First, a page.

Do people really think that Universal Healthcare means America will become a global haven for socialism? Seems like everytime I see a report from an American tv network on healthcare they’re talking about it being socialist or revoutionary…how revolutionary can it be if Canada is doing it? Not for nothing, but if the US govt spent as much time an effort on the healthcare system as they do on military matters, this would have been solved already. That’s not a shot against the military, it’s just an observation on what’s considered a priority by the government. Putting stupid political nonsense aside, why should americans care more about Iraq and whatnot than they do about their own health? I’m asking honestly…I truly can’t see it.

    • nataku8_e30 says:

      @Happy13178: Well, I’m fairly concerned about Universal Health Care in the US since the current administration is basically talking about preserving private health insurance and then creating a federally administered alternative, which will still have fees (I guess kind of like the US Post Office). This basically preserves all of the inefficiency and inefficacy of private insurance while adding additional tax burden.

      Private insurance is basically the worst of socialism and capitalism combined – healthy people are responsible for paying for the cost of caring for sick people, there’s essentially zero competition between health insurance companies since most insured are insured through their employer and therefore cannot shop around, and at the same time everyone is paying for the massive amounts of overhead that come from paperwork processing at the doctor’s office, health insurance company employees, health insurance company executives and health insurance company shareholders. In addition, health insurance companies profit by denying claims – so it’s in their best interest to avoid doing what you are paying them to do – this is not what I would call a healthy business model.

      The only reasonable way to reduce health care costs would be to eliminate these above listed costs, which can be done either by completely eliminating health insurance or by creating a single payer system. The multi-payer system with the federal government as one option would simply eliminate the massive executive compensation and revenue sent to shareholders, but at the same time it would create a way for private companies to shift sick, expensive patients to public insurance and basically just keep the profitable customers (supposedly, this has been a major problem with the health care system in Massachusetts). Personally, I would take no health insurance over our current system, but this would require that health insurance be completely eliminated, or at least that there be a network of doctors that do not accept health insurance, thereby keeping down overhead costs by not requiring the facilities necessary for processing insurance paperwork. A single payer health care plan would be ideal.

      The other argument against universal health care is that somehow this would reduce the quality of health care and somehow adversely affect pharmaceutical companies. I don’t see how this is even remotely possible, as we’re only talking about how health care is funded, not the actual health care provided…

      • Trai_Dep says:

        @nataku83: If there’s an opt-in choice for a government-funded option (not a given: call your Congress & Senate reps to demand it) then it will force insurers to either match this choice or watch as everyone flees them.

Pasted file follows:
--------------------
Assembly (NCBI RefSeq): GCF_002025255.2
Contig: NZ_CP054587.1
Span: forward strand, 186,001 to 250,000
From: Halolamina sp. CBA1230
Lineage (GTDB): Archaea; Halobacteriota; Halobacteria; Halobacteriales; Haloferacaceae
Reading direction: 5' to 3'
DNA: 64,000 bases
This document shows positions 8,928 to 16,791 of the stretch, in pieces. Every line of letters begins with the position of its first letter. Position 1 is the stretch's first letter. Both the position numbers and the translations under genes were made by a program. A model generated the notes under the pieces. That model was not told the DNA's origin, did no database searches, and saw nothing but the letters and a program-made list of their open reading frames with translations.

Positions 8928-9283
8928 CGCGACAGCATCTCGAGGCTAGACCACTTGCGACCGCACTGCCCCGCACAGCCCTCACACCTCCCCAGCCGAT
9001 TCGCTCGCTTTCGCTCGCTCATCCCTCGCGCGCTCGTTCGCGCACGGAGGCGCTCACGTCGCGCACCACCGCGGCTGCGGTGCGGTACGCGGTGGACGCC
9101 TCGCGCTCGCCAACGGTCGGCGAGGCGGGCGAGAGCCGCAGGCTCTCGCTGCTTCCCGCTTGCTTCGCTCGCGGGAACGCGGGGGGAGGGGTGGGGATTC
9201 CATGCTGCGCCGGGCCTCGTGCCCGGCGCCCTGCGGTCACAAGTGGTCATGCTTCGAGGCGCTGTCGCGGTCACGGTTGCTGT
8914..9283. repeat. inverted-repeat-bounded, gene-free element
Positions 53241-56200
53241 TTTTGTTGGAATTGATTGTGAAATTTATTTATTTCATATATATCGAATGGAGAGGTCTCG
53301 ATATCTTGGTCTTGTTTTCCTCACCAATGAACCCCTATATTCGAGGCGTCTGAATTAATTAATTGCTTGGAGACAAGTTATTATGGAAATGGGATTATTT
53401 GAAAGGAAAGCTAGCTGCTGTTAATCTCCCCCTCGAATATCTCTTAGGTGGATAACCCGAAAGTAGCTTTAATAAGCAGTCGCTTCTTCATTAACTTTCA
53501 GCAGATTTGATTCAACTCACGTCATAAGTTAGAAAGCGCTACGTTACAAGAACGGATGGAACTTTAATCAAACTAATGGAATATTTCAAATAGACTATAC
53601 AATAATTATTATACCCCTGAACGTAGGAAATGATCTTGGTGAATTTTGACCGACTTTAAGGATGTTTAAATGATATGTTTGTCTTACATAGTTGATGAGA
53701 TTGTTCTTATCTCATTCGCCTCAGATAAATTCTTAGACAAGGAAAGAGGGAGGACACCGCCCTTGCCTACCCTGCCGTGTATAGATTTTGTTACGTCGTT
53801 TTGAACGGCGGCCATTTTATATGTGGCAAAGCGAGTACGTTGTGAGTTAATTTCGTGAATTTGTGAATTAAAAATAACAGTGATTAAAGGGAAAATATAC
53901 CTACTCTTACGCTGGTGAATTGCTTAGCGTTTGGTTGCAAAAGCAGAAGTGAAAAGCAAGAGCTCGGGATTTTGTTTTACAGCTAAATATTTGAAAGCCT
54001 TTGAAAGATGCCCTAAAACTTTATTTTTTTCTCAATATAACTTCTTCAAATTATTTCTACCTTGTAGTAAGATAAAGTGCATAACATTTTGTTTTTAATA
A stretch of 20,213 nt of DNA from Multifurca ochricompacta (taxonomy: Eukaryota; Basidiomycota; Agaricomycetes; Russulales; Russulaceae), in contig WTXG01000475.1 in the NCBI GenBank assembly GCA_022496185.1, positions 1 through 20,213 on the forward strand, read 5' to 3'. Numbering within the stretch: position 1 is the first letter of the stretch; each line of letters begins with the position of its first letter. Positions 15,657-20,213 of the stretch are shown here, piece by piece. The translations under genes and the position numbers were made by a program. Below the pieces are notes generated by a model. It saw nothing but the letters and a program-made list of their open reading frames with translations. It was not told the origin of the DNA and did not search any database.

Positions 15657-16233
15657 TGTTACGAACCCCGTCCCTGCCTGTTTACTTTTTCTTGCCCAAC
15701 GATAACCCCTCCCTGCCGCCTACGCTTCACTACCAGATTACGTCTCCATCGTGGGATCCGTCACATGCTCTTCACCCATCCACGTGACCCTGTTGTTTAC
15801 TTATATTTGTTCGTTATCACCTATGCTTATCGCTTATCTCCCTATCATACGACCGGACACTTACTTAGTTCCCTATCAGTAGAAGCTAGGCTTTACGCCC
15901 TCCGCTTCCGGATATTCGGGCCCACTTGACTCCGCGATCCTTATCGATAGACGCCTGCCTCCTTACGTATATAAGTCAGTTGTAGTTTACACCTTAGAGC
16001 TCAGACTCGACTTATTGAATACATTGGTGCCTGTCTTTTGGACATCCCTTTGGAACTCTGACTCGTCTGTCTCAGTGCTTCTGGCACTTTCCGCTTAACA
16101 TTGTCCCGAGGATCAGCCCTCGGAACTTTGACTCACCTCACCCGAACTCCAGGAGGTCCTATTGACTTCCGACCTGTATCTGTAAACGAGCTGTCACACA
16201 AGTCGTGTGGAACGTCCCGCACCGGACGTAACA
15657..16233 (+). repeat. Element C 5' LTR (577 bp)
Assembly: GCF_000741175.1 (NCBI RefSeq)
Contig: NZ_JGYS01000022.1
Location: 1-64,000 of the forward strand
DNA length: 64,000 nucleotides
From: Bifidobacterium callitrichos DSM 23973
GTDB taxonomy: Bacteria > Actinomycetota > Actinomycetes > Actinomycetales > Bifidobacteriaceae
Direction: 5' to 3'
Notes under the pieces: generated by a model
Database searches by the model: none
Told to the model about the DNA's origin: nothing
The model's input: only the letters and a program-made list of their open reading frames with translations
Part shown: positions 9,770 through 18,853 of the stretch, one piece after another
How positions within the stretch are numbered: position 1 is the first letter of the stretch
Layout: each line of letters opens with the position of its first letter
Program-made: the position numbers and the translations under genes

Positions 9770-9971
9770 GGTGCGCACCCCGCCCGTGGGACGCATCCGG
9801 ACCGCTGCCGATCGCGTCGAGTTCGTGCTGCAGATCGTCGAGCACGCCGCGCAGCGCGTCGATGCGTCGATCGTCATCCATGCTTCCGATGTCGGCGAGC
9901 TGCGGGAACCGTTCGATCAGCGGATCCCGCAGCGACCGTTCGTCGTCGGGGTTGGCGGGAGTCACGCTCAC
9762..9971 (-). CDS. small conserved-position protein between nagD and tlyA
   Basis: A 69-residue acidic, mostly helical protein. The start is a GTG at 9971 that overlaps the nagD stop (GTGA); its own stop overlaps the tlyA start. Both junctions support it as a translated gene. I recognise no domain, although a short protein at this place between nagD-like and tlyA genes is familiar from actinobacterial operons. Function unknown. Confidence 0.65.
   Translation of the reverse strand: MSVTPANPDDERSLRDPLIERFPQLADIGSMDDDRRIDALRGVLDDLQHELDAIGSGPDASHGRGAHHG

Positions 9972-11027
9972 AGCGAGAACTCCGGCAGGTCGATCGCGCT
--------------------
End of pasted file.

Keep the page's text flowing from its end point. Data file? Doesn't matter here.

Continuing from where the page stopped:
Given the political realities, it’s not a bad option, and over the long run will use market pressure to either deeply reform the private insurers or drive them out of business.
        But seriously, insist this option is included. Insurance companies are terrified of it, for good reason: it’ll cut off their gravy train.

        • nataku8_e30 says:

          @Trai_Dep: The problem with this type of opt-in program is, yes, people may leave their private insurer if the government program is well run, but what’s been happening in Massachusetts is that the private insurers are denying claims and in general making life difficult for their high needs customers, causing them to move over to the government plan, which does not discriminate. The private insurance companies then make their plans attractive to healthy, young, low risk individuals, who would normally be funding those higher cost individuals who have essentially been forced off the plan. The government funded plan is then way over budget since their customers cost way more than the revenue they can generate, and the private insurers make out like a bandit since they have very few claims to pay, even if they have overall reduced business. I don’t think there is any kind of multiple payer program that can possibly work, and unfortunately for the private insurance companies, there is no solution to rising health care costs that doesn’t end with them disappearing. Of course, we’ll never actually do that because it would mean legally shutting down perfectly profitable businesses, so we will probably end up enacting some sort of multiple payer plan, and all of the universal health care naysayers will get to gloat since it will be a disaster.

      • Happy13178 says:

        @nataku83: Re: reducing quality of healthcare….I don’t see that happening. I’ve seen a few documentaries showing some Canadians who were stuck on waiting lists and had to go to the US for treatment, since when they paid they could get there quicker, but I have to think these guys are the exception. Yes, waiting room times are long, but as near as I can tell, thats not something that’s exclusive to UHC…private hospitals have wait times too. But Universal health care doesn’t bankrupt people either…at least not with the single provider system we (Canada) have now.